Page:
Kate Andrews Kate Andrews

The right to party depends on following the party line

For most of this year, Boris Johnson’s proudest boast has been that Britain had the fastest vaccine rollout of almost any country in the world. The jabs were seen as our passport to freedom and the end of restrictions. Early indications among both old and young suggested similar excitement to get vaccinated. When Twickenham stadium opened a pop-up vaccine centre in May to offer 15,000 jabs to the over-18s it drew longer queues than the rugby. Ministers were delighted with the enthusiasm. If this was any sign of what was to come from youth uptake, they thought, the rest of the rollout would be plain sailing.

But now there’s a problem. Plenty of jabs are still on offer, but fewer people want them. Vaccine rollout has slowed to a third of its former pace. Every adult has been offered a jab and just 5 per cent of over-seventies have declined. But among the under-thirties, the hesitancy rate looks closer to 40 per cent.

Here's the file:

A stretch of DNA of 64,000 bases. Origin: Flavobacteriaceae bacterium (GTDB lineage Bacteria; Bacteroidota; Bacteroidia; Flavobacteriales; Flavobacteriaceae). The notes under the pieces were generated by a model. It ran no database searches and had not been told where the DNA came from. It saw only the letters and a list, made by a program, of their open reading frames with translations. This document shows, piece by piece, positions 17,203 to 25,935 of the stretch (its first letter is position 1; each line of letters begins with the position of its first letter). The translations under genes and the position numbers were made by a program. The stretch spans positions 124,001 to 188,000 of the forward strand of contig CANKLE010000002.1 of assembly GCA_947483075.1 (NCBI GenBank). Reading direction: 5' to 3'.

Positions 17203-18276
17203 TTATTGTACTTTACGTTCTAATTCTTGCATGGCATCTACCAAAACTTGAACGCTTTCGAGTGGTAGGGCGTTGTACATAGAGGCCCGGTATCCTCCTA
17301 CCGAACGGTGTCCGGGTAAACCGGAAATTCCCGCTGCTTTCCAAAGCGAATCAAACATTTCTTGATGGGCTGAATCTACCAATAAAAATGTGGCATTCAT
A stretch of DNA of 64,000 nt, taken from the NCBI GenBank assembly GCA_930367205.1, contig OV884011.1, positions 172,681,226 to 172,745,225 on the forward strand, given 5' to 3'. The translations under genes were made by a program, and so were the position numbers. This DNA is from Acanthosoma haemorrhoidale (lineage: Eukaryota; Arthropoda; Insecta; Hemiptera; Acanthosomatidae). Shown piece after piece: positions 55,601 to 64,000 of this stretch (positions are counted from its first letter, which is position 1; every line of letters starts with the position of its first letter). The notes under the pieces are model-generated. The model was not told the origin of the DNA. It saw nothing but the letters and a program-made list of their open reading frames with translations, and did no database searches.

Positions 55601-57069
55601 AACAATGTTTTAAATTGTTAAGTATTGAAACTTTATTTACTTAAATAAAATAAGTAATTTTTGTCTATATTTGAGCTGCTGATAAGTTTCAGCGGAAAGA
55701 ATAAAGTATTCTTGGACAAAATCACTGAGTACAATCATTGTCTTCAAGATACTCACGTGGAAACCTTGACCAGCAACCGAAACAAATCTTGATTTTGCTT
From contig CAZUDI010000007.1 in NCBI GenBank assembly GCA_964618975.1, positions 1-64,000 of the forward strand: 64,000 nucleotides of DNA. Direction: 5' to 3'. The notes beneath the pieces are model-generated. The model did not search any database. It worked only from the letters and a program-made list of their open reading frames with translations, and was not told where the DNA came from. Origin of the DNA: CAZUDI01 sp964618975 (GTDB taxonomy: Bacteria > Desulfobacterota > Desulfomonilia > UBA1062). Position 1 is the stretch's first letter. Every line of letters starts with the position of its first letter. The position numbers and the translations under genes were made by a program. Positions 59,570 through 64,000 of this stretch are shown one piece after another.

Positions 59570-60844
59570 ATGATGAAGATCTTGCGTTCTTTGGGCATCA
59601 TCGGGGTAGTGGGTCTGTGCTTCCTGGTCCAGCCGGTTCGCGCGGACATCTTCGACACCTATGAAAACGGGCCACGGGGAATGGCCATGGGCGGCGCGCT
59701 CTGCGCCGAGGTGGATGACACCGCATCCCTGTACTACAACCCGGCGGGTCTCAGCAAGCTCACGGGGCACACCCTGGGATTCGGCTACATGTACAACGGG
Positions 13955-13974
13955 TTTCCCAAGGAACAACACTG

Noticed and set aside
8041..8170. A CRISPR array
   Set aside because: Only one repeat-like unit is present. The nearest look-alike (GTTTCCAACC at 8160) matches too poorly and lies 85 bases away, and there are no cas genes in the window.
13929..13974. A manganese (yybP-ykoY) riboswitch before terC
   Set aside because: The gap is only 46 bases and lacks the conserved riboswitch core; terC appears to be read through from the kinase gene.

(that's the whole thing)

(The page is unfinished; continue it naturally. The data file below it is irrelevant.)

Progress is still being made but it’s too slow, officials think, to defeat the virus, which is ripping through the population at an exponential pace. The young put their lives on hold for well over a year — but now they’re not co-operating. Ministers have become accustomed to emergency powers at their fingertips and feel inclined to continue using them.

This led to the bizarre sight of Boris Johnson marking what was once called ‘freedom day’ — 19 July — by speaking from Chequers in quarantine and telling the young that unless they take the vaccine they will not be allowed to go to nightclubs come autumn. A negative test will no longer be enough to guarantee entry. A prime minister who would have once rejoiced at the sight of young people tripping the light fantastic seemed barely able to hide his fury at their audacity, that they would dare to enjoy the freedoms restored to them the night before.

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